Your focus should be on successfully growing lots of plants, not necessarily on eliminating algae at all costs. To balance the aquarium, put your light on an outlet timer as a constant factor, and then gradually increase or decrease your nutrient levels with an all-in-one fertilizer. Do not make multiple or drastic changes all at once because it takes at least two to three weeks to see any difference in your plants and determine whether or not your actions helped balance the aquarium. (For more detailed troubleshooting steps, see our plant nutrient deficiency article to learn which specific nutrients your plants might be missing.)

(Video) Top 5 Tips for Beating ALGAE in Your Fish Tank!

The Internet claims that if you do everything perfectly, your tank will never get algae, but in our experience, this is highly unlikely in the real world. Even Takashi Amano, known as the father of modern aquascaping, popularized the usage of the algae-eating amano shrimp to keep his planted tanks clean and beautiful. So, don’t be afraid to bring in the right algae eaters to help out while you’re trying to fix your lighting and nutrient balance issues. Best of luck on your plant-keeping journey!

FAQs

How do you fight algae in a tank? ›

Using a solution of 5-10% bleach, dip the plants for a few minutes as needed to destroy the algae. Make sure they are thoroughly rinsed because bleach can kill your fish. Invest in a filter. Remember, if algae persist through regular water changes, you have to do more to combat the problem.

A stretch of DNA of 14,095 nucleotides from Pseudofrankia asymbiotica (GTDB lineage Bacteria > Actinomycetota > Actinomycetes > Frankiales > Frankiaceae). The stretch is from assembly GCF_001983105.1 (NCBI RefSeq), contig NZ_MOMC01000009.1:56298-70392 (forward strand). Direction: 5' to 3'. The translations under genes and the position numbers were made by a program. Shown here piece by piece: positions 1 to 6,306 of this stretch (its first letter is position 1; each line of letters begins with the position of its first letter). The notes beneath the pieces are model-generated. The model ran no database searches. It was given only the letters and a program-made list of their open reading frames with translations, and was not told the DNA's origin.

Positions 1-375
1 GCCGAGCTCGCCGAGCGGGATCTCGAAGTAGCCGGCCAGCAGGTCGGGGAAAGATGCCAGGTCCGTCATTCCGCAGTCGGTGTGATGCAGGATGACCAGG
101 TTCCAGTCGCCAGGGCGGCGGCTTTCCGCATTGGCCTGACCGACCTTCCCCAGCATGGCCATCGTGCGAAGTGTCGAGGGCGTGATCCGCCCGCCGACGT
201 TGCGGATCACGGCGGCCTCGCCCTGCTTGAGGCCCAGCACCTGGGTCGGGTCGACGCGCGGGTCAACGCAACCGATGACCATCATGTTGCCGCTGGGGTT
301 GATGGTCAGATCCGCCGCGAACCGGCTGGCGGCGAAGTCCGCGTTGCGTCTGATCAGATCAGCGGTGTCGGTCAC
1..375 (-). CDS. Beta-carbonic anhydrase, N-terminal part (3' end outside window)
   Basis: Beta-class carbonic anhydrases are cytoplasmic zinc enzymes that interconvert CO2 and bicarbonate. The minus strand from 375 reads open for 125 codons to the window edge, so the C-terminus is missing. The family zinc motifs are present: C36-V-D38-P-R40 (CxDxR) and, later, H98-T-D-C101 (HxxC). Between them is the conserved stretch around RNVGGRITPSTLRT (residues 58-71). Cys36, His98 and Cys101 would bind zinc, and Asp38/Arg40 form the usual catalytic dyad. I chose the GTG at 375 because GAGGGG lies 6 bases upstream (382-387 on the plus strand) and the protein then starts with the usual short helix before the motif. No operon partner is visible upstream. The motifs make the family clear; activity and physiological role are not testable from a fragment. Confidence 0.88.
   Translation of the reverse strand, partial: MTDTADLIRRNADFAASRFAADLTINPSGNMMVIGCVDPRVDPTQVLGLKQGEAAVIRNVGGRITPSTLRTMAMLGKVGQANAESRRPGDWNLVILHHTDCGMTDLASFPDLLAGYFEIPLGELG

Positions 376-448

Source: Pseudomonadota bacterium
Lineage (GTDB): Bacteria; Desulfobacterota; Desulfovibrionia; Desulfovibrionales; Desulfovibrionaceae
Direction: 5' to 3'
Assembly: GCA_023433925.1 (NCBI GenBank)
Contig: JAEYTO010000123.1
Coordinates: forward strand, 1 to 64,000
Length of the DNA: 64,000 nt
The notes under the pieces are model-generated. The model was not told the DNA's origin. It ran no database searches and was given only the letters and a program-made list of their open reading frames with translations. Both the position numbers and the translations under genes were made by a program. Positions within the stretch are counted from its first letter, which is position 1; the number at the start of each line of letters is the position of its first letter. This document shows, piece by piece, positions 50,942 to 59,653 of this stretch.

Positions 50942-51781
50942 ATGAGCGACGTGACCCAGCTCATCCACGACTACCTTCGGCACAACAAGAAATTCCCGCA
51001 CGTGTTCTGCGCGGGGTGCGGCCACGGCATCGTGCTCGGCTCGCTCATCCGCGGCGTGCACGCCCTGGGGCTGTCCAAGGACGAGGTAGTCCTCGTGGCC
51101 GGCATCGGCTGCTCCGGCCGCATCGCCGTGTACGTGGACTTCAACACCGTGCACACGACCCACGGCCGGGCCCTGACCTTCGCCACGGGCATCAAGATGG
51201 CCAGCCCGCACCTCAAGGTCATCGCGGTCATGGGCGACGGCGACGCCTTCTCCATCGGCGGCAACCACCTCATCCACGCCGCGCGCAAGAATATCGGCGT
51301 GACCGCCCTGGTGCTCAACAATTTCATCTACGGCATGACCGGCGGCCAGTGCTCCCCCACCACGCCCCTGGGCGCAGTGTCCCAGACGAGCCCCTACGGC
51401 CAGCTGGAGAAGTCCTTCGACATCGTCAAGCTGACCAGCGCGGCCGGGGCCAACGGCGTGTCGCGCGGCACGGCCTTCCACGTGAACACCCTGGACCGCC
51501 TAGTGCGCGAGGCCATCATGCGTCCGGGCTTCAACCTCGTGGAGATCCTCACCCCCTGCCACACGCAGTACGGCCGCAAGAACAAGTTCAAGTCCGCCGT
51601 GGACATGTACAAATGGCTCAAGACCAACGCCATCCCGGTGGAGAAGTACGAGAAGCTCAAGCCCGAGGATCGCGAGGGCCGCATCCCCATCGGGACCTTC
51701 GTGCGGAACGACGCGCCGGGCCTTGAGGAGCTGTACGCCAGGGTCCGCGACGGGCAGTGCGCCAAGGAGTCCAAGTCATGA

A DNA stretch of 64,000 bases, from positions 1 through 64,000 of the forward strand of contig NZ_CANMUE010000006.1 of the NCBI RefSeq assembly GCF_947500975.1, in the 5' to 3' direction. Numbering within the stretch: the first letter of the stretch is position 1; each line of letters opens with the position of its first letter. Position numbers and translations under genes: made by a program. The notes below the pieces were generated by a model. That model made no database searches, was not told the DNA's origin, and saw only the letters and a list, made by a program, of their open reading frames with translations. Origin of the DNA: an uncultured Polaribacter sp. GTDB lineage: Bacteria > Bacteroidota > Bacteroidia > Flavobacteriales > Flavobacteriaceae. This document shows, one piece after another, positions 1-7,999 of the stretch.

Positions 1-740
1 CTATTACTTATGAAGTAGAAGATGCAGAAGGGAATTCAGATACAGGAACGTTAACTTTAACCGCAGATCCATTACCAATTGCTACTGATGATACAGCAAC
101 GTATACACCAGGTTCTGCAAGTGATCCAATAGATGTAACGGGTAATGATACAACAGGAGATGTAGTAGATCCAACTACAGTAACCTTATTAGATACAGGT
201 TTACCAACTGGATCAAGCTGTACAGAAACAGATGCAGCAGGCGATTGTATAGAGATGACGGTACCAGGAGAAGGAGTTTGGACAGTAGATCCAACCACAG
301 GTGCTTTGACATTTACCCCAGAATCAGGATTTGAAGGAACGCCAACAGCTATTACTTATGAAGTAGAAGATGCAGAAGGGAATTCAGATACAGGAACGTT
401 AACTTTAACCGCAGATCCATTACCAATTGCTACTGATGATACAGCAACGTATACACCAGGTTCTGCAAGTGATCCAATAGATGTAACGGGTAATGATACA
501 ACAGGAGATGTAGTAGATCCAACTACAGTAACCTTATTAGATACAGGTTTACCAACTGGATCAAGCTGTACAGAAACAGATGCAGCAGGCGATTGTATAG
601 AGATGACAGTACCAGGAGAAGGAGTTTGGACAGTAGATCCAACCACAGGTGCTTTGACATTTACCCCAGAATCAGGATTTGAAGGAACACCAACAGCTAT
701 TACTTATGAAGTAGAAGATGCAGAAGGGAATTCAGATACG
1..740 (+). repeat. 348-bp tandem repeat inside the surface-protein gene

What naturally kills algae in a fish tank? ›

To decrease aquarium algae naturally, add live plants to your aquarium, like java moss and dwarf lilies, which will take away the nutrients that algae need to grow. You can also try introducing algae-eating fish to your tank, like catfish, bushy-nosed plecos, red cherry shrimp, or ivory snails.

What are methods and steps to control algae in a freshwater tank? ›

Luckily, there are some simple ways to keep algae under control that do not require too much time or effort.
  1. Portion Control. When you feed your fish too frequently, they may not eat it all. ...
  2. Dim the Lights. ...
  3. Go Green. ...
  4. Change Is Good. ...
  5. Know Your Water. ...
  6. Scrape Away. ...
  7. A Helping Hand. ...
  8. Keep Calm & Use Algae Control.
5 Mar 2017

How do you naturally reduce algae? ›

The good news is there are natural ways to get rid of algae in your tank.
  1. Light reduction. This is achieved by reducing the amount of time the light is turned on or by wattage reduction. ...
  2. Food reduction. ...
  3. Frequent water changes. ...
  4. Make sure your filter or protein skimmer are working well. ...
  5. Add natural aquarium cleaners.
1 Feb 2014

What color light stops algae growth? ›

Our results show that algae grows the best under white light and more in blue light than red light. Therefore, our hypothesis is partially supported because the growth rate was higher under the blue light in comparison to the red group; however, the algae under the control condition experienced the most growth.

Why is my fish tank full of algae? ›

Why Does My Fish Tank Have So Much Algae? Algae is caused by an imbalance of nutrients and lighting in your aquarium. This simple statement can be a little difficult to unpack, but basically, your plants need just the right amount of lighting and nutrients for optimal growth.